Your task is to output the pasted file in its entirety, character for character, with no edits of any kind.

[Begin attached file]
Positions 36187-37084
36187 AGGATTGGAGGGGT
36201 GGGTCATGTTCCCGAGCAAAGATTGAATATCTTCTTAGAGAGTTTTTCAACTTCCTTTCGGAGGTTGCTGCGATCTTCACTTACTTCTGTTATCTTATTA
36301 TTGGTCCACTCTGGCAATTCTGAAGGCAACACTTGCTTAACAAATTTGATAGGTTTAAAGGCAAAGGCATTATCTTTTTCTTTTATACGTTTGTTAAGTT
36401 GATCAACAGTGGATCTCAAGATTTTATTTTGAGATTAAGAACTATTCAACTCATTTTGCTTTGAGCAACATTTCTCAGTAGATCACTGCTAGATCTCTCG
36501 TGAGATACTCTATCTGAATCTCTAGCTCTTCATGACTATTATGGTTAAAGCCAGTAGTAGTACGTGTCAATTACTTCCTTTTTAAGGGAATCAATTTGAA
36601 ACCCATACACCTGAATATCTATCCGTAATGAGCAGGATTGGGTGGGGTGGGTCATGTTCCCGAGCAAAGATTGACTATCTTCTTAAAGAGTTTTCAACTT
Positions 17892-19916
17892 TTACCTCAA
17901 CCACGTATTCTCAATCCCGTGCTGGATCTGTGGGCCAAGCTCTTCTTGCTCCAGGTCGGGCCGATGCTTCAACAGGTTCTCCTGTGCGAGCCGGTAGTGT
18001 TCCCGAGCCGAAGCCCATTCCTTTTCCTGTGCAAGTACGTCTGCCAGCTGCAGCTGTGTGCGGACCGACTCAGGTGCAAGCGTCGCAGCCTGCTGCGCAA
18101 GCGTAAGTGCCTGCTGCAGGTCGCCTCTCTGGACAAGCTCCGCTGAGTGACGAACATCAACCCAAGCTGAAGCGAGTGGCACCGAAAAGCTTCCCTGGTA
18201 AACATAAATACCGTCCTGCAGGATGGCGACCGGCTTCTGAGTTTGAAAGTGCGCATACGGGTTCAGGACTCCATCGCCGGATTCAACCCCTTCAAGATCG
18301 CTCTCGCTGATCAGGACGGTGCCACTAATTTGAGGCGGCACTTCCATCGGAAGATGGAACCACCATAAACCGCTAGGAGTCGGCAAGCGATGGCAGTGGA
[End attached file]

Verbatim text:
Positions 36187-37084
36187 AGGATTGGAGGGGT
36201 GGGTCATGTTCCCGAGCAAAGATTGAATATCTTCTTAGAGAGTTTTTCAACTTCCTTTCGGAGGTTGCTGCGATCTTCACTTACTTCTGTTATCTTATTA
36301 TTGGTCCACTCTGGCAATTCTGAAGGCAACACTTGCTTAACAAATTTGATAGGTTTAAAGGCAAAGGCATTATCTTTTTCTTTTATACGTTTGTTAAGTT
36401 GATCAACAGTGGATCTCAAGATTTTATTTTGAGATTAAGAACTATTCAACTCATTTTGCTTTGAGCAACATTTCTCAGTAGATCACTGCTAGATCTCTCG
36501 TGAGATACTCTATCTGAATCTCTAGCTCTTCATGACTATTATGGTTAAAGCCAGTAGTAGTACGTGTCAATTACTTCCTTTTTAAGGGAATCAATTTGAA
36601 ACCCATACACCTGAATATCTATCCGTAATGAGCAGGATTGGGTGGGGTGGGTCATGTTCCCGAGCAAAGATTGACTATCTTCTTAAAGAGTTTTCAACTT
Positions 17892-19916
17892 TTACCTCAA
17901 CCACGTATTCTCAATCCCGTGCTGGATCTGTGGGCCAAGCTCTTCTTGCTCCAGGTCGGGCCGATGCTTCAACAGGTTCTCCTGTGCGAGCCGGTAGTGT
18001 TCCCGAGCCGAAGCCCATTCCTTTTCCTGTGCAAGTACGTCTGCCAGCTGCAGCTGTGTGCGGACCGACTCAGGTGCAAGCGTCGCAGCCTGCTGCGCAA
18101 GCGTAAGTGCCTGCTGCAGGTCGCCTCTCTGGACAAGCTCCGCTGAGTGACGAACATCAACCCAAGCTGAAGCGAGTGGCACCGAAAAGCTTCCCTGGTA
18201 AACATAAATACCGTCCTGCAGGATGGCGACCGGCTTCTGAGTTTGAAAGTGCGCATACGGGTTCAGGACTCCATCGCCGGATTCAACCCCTTCAAGATCG
18301 CTCTCGCTGATCAGGACGGTGCCACTAATTTGAGGCGGCACTTCCATCGGAAGATGGAACCACCATAAACCGCTAGGAGTCGGCAAGCGATGGCAGTGGA